The Head of Planning submitted a report that sought approval to consult on the Middlesbrough Housing Strategy - Public Consultation Draft.


The Mayor’s Vision and the Council’s Strategic Plan included a number of housing related priorities. Perhaps the most significant was the preparation of the statutory Local Plan.


It was imperative that the Local Plan was informed and supported by an agreed strategic housing vision and priorities. The fact that the Council did not have an up to date Housing Strategy to inform the current Housing Local Plan was highlighted as a significant concern during the Planning Inspector’s examination in 2014, and it was considered critical to the successful examination and adoption of the Middlesbrough Local Plan that this matter was addressed.


The draft Housing Strategy was appended to the submitted report at Appendix 1. The strategy aimed to deliver investment in new and existing homes and neighbourhoods in order to meet the diverse needs and aspirations of Middlesbrough’s communities, help people live healthier and happier lives, drive and support economic growth and mitigate public service challenges and costs.


The proposed draft strategy had three key objectives:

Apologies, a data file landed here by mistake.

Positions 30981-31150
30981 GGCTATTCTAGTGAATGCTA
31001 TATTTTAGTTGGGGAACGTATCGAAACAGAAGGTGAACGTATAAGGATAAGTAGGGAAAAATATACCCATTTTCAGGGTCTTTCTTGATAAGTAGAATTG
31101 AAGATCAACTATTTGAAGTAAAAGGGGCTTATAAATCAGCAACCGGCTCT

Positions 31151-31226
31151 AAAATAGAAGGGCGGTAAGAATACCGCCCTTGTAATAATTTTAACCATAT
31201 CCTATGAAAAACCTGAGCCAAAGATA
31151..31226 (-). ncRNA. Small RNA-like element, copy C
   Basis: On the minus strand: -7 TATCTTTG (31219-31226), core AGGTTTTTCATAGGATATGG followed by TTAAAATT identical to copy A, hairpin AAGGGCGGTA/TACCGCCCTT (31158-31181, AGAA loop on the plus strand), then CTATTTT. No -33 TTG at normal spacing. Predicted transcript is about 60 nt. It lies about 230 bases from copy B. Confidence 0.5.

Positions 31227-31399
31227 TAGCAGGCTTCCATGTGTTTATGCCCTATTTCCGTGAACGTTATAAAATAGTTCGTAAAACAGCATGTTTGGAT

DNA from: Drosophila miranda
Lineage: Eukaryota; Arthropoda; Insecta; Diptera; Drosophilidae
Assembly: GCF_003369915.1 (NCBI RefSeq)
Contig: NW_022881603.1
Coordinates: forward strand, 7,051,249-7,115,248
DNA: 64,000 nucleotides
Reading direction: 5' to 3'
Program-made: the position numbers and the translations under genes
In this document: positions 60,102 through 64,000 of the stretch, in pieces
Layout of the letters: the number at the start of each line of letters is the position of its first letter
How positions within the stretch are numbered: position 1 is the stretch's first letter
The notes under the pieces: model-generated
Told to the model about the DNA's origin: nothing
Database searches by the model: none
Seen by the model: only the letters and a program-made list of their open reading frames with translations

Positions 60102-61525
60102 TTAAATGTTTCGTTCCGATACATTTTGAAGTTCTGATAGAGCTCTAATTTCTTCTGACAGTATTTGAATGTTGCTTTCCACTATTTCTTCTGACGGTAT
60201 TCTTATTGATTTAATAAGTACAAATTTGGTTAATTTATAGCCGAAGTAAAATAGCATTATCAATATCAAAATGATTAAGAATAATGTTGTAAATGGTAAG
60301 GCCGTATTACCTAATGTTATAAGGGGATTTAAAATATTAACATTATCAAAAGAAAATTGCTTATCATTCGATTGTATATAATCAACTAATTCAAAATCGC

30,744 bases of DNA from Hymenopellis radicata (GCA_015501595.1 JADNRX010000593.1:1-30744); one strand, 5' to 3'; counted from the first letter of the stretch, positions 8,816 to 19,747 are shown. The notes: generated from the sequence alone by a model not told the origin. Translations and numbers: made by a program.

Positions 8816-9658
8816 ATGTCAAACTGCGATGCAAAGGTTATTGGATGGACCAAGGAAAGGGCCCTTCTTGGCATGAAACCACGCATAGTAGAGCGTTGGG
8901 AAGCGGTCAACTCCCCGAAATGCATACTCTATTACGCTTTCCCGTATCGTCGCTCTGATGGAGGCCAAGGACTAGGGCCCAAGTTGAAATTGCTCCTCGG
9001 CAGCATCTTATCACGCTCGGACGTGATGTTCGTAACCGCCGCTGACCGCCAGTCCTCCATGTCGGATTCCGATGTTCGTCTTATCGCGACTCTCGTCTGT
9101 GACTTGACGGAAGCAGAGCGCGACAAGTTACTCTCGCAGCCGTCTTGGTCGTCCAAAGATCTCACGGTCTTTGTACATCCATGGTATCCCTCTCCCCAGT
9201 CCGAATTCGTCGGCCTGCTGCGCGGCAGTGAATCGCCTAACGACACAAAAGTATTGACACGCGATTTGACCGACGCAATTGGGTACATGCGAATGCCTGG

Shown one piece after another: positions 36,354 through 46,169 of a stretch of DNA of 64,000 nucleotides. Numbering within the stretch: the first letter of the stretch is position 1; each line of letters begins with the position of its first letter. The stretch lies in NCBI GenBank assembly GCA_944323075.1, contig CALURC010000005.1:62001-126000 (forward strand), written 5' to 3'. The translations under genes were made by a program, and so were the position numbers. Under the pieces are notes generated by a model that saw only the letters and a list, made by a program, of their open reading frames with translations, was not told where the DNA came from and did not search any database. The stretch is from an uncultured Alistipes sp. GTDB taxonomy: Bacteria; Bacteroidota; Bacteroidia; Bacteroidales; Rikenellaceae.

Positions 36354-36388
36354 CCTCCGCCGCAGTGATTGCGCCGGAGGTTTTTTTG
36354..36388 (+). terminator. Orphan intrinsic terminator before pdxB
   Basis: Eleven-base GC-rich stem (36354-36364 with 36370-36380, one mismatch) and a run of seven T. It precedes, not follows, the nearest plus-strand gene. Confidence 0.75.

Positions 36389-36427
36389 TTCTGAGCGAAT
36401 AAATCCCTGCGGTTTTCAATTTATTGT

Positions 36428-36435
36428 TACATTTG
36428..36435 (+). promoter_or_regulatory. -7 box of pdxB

• Meet the housing needs and aspirations of a growing population.
  • Improve the life opportunities of residents in areas of poor quality housing and deprivation.
  • Address the pressures of an ageing population and support vulnerable people to live independent lives for as long as possible.

A six-week public consultation was proposed which would commence following Executive Member approval of the draft.


Following the consultation, the comments received would be taken into consideration in finalising the Housing Strategy, which would be brought to a future meeting of the Executive for adoption.




Option 1 - Prepare the Middlesbrough Housing Strategy - Public Consultation Draft
Preparation of the Housing Strategy allowed the Council to clearly set out its vision and priorities for housing for the period 2017 - 2020. The Pubic Consultation Draft provided the opportunity for residents and stakeholders to provide their comments on the document.


Option 2 - Do not prepare the Middlesbrough Housing Strategy - Public Consultation Draft
If the Housing Strategy was not prepared, then the Council’s vision and priorities for housing would not be set out in a document or subject to public consultation.




That, for consultation, the Middlesbrough Housing Strategy - Public Consultation Draft be approved.




The Middlesbrough Housing Strategy would be an important policy document that sets out the housing vision and priorities of the Council. The Public Consultation Draft provided the opportunity for residents and stakeholders to make comments on the strategy.

The decision(s) will come into force after five working days following the day the decision(s) was published unless the decision becomes subject to the call in procedures.